FORT BELVOIR, Va.— On Sept. 11 as bikers circled the outlying highways and flags flew at half staff 20 miles away from the nation’s capital, organizers at Fort Belvoir in Virginia cut the ribbon for the Army base’s new traumatic brain injury (TBI) and post traumatic stress (PTS) center.
The 200 assembled guests heard stories of recovery from severely wounded veterans and learned how the absence of government assistance had necessitated the privately funded $11 million center—which has been gifted to the government.
And there wasn’t a single lawmaker there to hear it.
Arnold Fisher, the honorary chairman of the Intrepid Fallen Heroes Fund, which built and funded Fort Belvoir’s “Intrepid Spirit” National Intrepid Center of Excellence (NICoE) center from private donations, lamented the absence, yet again, of elected leaders at Wednesday’s event.
“We have not had one visit from members of Congress or the cabinet,” Fisher told the crowd.
Fisher, known for his blunt style and fiery personality, roused Wednesday’s audience with talk of how his organization and the Fisher family, long-time military benefactors, have for years been stepping in to support veterans where the government has failed.
“Many people ask us, ‘Why do we have to build these institutions?’ ‘Isn’t this the government’s responsibility?’ Fisher told the crowd. “Why yes it is,” he said.
Fisher joked that perhaps the military is better off without the government’s intervention anyway. “And besides, we can build [these centers] in half the time, for half the cost, and twice the quality,” he said, evoking wide applause from the audience. But he conceded that his organizations can’t shoulder the total burden of this issue—not that they should have to when the VA is funded at $140 billion annually.
The Intrepid Fallen Heroes Fund is currently working on a $100 million campaign to fund and create nine brain injury treatment centers for veterans nationwide. The centers are satellite locations based on the original 72,000 square foot NICoE facility at Walter Reed’s Navy campus in Bethesda, Maryland.
But the organization alone is incapable of meeting veterans’ needs.
“NICoE is not big enough to handle this tremendous load,” Fisher said.
The Fort Belvoir facility is capable of treating 24 men and women every two weeks. Contrast that with the hundreds of thousands of troops diagnosed with brain injuries sustained during the Iraq and Afghanistan Wars.
And after the across-the-board federal spending cuts known as the sequester reduced staff at the Fort Belvoir center, Fisher said the facility has recently been reduced to treating just 20 veterans every two weeks.
“I say to all officials, all government officials—all three branches—‘shame on you,’” Fisher said. “How can you, an elected official, explain the national disgrace to the Americans who trusted you? It is betrayal that we as a nation stand for,” he said with regard to the sequester cuts.
Organizers later Wednesday morning revealed that First Lady Michelle Obama was scheduled to make a surprise visit to the facility that afternoon.
But the news did little to change Fisher’s outlook.
“Her coming will publicize this facility and what we do and it’s necessary for this kind of national project,” Fisher said in an interview. But he quickly turned the conversation back to his anger over the sequester cuts. “You are talking to one angry American.”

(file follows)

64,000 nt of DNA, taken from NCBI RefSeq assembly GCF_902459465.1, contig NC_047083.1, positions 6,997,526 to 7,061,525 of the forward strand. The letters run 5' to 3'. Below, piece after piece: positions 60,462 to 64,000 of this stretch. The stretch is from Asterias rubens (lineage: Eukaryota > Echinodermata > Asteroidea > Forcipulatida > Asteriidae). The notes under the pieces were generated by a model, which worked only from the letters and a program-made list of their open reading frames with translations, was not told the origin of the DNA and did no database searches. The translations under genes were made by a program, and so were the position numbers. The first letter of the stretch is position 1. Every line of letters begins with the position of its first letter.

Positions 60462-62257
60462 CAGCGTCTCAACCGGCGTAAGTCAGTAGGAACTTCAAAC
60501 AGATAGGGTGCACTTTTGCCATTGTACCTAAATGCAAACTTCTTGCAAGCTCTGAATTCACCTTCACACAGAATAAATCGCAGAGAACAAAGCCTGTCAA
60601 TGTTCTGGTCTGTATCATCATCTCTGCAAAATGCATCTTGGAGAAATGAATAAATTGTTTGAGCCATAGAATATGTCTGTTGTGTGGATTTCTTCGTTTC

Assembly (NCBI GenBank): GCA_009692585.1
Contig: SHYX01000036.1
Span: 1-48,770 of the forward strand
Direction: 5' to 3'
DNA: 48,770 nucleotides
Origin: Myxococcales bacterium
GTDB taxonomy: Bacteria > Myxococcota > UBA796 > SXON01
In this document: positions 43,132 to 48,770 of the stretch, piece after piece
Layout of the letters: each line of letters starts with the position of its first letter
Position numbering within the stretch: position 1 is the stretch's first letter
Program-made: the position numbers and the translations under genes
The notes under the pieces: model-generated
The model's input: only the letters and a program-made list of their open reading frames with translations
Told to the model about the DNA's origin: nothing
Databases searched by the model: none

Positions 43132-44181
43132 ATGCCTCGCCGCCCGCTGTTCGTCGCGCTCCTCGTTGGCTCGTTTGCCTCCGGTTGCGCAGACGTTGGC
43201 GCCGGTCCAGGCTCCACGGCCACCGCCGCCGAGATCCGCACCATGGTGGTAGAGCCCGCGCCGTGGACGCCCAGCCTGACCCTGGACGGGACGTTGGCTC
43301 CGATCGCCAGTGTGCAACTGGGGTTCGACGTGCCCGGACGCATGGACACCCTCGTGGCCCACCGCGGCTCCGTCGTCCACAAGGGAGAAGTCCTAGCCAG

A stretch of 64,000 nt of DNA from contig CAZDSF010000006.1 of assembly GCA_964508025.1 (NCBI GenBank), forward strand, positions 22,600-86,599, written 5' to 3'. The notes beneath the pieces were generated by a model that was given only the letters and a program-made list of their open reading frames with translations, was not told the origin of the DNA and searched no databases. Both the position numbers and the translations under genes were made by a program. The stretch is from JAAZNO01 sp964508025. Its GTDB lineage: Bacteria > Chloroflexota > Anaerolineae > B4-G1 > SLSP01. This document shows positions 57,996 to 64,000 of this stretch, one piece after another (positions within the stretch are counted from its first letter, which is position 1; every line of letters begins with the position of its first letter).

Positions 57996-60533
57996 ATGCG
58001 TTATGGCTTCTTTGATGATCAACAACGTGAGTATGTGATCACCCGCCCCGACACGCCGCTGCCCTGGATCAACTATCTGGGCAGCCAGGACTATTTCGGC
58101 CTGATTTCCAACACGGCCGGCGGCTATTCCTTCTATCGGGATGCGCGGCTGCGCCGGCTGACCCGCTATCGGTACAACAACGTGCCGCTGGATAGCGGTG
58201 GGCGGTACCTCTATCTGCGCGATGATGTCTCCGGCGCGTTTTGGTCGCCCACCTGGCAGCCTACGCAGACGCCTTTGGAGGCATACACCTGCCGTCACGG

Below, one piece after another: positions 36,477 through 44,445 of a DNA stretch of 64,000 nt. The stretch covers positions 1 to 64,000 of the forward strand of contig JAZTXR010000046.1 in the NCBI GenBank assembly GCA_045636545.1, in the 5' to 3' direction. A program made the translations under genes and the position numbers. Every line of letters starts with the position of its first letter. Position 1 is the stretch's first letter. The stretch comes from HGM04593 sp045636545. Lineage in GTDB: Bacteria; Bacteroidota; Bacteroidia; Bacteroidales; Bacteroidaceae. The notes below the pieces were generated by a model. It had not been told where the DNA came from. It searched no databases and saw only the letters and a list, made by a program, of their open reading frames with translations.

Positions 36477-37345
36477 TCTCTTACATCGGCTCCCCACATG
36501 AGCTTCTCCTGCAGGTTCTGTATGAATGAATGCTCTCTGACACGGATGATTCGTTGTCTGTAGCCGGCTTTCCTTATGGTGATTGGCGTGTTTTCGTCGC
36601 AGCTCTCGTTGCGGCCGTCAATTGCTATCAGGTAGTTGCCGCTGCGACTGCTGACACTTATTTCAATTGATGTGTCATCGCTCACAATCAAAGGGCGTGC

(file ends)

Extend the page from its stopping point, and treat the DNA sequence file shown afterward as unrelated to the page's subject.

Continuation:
Fisher said he had no plans to even be in attendance when the first lady arrived.
“The way I feel right now, I don’t think it would be a good idea,” he said.
Though Fisher’s strident comments lambasting the government drew much applause and a standing ovation Wednesday, it was the personal stories of recovering veterans who took the spotlight at the ribbon-cutting event.
Before the center began operating, patients received treatment at the base’s hospital. But now, veterans such as 25-year-old Shenae Mitchell have the opportunity to use gravity treadmills in the center’s new physical therapy area, receive testing at the center’s sleep lab, and soon they will be able to utilize a vision therapy team and neuro-ophthalmologist.
The center has already helped Mitchell and many other veterans recover and restart their lives.
When Army Specialist Mitchell entered Fort Belvoir’s new traumatic brain injury (TBI) and post traumatic stress (PTS) center in June 2012, she was in a wheelchair and uncertain of her condition after being struck by 1,000 pounds in an accident in Afghanistan.
“Oh, God, you have no idea. I was just a little broken thing coming in here,” the truck driver said with a shy smile Wednesday as she looked up at the ceiling of the pristine new lobby of the center.
Mitchell says she is incredibly grateful for the treatment she received, which included physical therapy, speech therapy, medication, and other treatment for moderate brain injuries, and is eager to start the next phase of her life.
“Now, I’m all strong, ready to go back to work… I have more self-confidence. Now I feel like I can do anything,” she said.
Other veterans were on hand Wednesday to express profound thanks for the center’s existence.
“Now I see a rainbow of hope from a place of darkness,” Sergeant Major Robert Haemmerle told the crowd.
The next ribbon-cutting ceremony for a center is planned in October for the facility located at Camp Lejeune, North Carolina. There, some 80 patients have already been treated in the first two months of operation.
Organizers expressed pride in their accomplishments thus far, but conceded on Sept. 11 that there is much work still to be done for today’s veterans.
“A heartfelt ‘thank you for your service,’ is no longer nearly enough,” said Martin Edelman, trustee of the Fallen Heroes Fund.